# Bounds on squarefree numbers

Let $q_1,q_2,\ldots$ denote the squarefree integers 1, 2, 3, 5, .... What effective bounds are known for $q_n$? Clearly $$q_n\sim\zeta(2)n$$ but I need hard inequalities. Of course from the above there exist $\varepsilon,N$ with $$(\zeta(2)-\varepsilon)n < q_n < (\zeta(2)+\varepsilon)n$$ for all $n>N,$ but I do not have proven values for $\varepsilon,N$. Of course $$|q_n-\zeta(2)n| < f(n)$$ for sublinear $f$ would be preferable (and should be possible; squarefree numbers are fairly well-behaved).

I'm sure this is in some standard reference but I haven't found it. Ideas?

For those interested, my actual goal is to find a reasonable bound for the powerful (2-full) numbers for computational purposes. Their asymptotic growth is tightly constrained but for numerical computations I would prefer worst-case bounds that I can trust rather than a heuristic that says the error probably won't be much more than, say, 10 times the O-term.

• How big an n will you need? If n has 20 or fewer digits you can probably preprocess most of what you need and store it in a not very large table.. If you need n up to 100 digits, how sublinear/approximate do you want? Gerhard "Ask Me About System Design" Paseman, 2011.06.01 – Gerhard Paseman Jun 2 '11 at 3:15
• @Gerhard Paseman: 40 to 50 digits should suffice. – Charles Jun 2 '11 at 15:03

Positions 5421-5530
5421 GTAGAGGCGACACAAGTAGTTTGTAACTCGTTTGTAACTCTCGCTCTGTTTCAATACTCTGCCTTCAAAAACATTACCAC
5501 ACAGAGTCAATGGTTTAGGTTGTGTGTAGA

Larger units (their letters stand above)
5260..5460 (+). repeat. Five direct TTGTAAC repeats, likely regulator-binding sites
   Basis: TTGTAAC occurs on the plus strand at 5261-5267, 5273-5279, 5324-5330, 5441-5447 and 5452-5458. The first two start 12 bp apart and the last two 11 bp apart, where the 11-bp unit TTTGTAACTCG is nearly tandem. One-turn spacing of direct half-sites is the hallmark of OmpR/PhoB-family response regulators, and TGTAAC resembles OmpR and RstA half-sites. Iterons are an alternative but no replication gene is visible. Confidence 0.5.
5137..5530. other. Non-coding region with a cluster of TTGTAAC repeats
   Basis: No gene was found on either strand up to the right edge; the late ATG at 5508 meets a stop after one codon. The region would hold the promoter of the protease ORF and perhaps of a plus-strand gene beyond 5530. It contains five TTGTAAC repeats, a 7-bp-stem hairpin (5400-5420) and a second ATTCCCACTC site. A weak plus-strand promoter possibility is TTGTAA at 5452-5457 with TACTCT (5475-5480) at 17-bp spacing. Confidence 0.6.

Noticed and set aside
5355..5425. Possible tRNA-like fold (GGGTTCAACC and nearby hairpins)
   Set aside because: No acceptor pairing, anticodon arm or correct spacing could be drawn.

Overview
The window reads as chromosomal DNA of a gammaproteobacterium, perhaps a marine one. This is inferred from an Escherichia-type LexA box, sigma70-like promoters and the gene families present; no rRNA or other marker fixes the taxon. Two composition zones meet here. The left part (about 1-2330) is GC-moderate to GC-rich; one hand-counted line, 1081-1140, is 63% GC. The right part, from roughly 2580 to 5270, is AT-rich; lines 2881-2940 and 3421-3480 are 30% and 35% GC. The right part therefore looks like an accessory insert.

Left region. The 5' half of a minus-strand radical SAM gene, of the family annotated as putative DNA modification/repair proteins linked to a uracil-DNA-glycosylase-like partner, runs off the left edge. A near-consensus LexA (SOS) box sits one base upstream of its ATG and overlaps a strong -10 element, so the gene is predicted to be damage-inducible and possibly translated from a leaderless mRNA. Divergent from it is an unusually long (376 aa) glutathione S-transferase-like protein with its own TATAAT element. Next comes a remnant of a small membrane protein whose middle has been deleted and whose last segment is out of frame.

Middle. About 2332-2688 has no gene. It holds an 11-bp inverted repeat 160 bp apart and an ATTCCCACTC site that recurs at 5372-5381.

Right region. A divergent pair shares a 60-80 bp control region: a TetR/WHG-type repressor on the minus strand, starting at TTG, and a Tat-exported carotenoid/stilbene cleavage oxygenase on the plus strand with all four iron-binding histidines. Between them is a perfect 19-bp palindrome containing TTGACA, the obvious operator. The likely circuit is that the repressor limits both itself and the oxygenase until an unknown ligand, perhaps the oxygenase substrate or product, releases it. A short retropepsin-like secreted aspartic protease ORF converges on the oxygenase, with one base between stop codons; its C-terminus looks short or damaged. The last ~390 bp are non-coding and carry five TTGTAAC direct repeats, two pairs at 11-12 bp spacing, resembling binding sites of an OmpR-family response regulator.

Expanding upon the first part of Mark Lewko's answer: if $Q(x) = x/\zeta(2) + E(x)$, then we can quickly show that $|E(x)| < 2(\sqrt x + 1)$ for $x\ge4$. Start from the fact that $\sum_{d^2\mid n} \mu(d)$ equals 1 if $n$ is squarefree and 0 otherwise. Then $$Q(x) = \sum_{n\le x} \sum_{d^2\mid n} \mu(d) = \sum_{d\le\sqrt x} \mu(d) \sum_{n\le x,~d^2\mid n} 1 = \sum_{d\le\sqrt x} \mu(d) \Big\lfloor \frac x{d^2} \Big\rfloor.$$ Since $|y-\lfloor y\rfloor| \le 1$, $$\bigg|Q(x) - x \sum_{d\le\sqrt x} \frac{\mu(d)}{d^2} \bigg| \le \sum_{d\le\sqrt x} |\mu(d)| \le \sqrt x.$$ Also, $\sum_{d=1}^\infty \mu(d)/d^2 = 1/\zeta(2)$, and so $$\bigg| \frac x{\zeta(2)} - x \sum_{d\le\sqrt x} \frac{\mu(d)}{d^2} \bigg| \le x \sum_{d>\sqrt x} \frac{|\mu(d)|}{d^2} < x \int_{\sqrt x-1}^\infty \frac{dt}{t^2} = \frac x{\sqrt x-1} \le \sqrt x + 2$$ since $x\ge4$. Combining these two inequalities gives $|Q(x) - x/\zeta(2)| \le 2\sqrt x + 2$ as claimed.

Applying this with $x=q_n$ (for some $n>3$) gives $|n-q_n/\zeta(2)| = |Q(q_n)-q_n/\zeta(2)| \le 2\sqrt{q_n}+2$, or $$q_n - 2\zeta(2)\sqrt{q_n} - 2\zeta(2) \le \zeta(2)n \le q_n + 2\zeta(2)\sqrt{q_n} + 2\zeta(2).$$ From this various inequalities can be derived: for example, $$\zeta(2)n - 5\sqrt n < q_n < \zeta(2)n + 5\sqrt n$$ for $n\ge144$ (that is, for all squarefree numbers exceeding 230).

Let $Q(x)$ denote the number of square-free numbers less than $x$ than $Q(x) = x/\zeta(2) + E(x)$. An elementary argument gives that $E(x) \ll x^{1/2}$. This can be found in Hardy and Wright's Introduction to the Theory of Numbers (it is Theorem 333 in my copy). One should be able to easily work out explicit constants in that argument if that is what you need. The truth is that the error term is probably much smaller. There have been a number of improvements assuming Riemann hypothesis. I believe the current such record is $E(x) \ll_{\epsilon} x^{17/54+\epsilon}$ (see: Jia, Chao Hua. "The distribution of square-free numbers", Science in China Series A: Mathematics 36:2 (1993), pp. 154–169).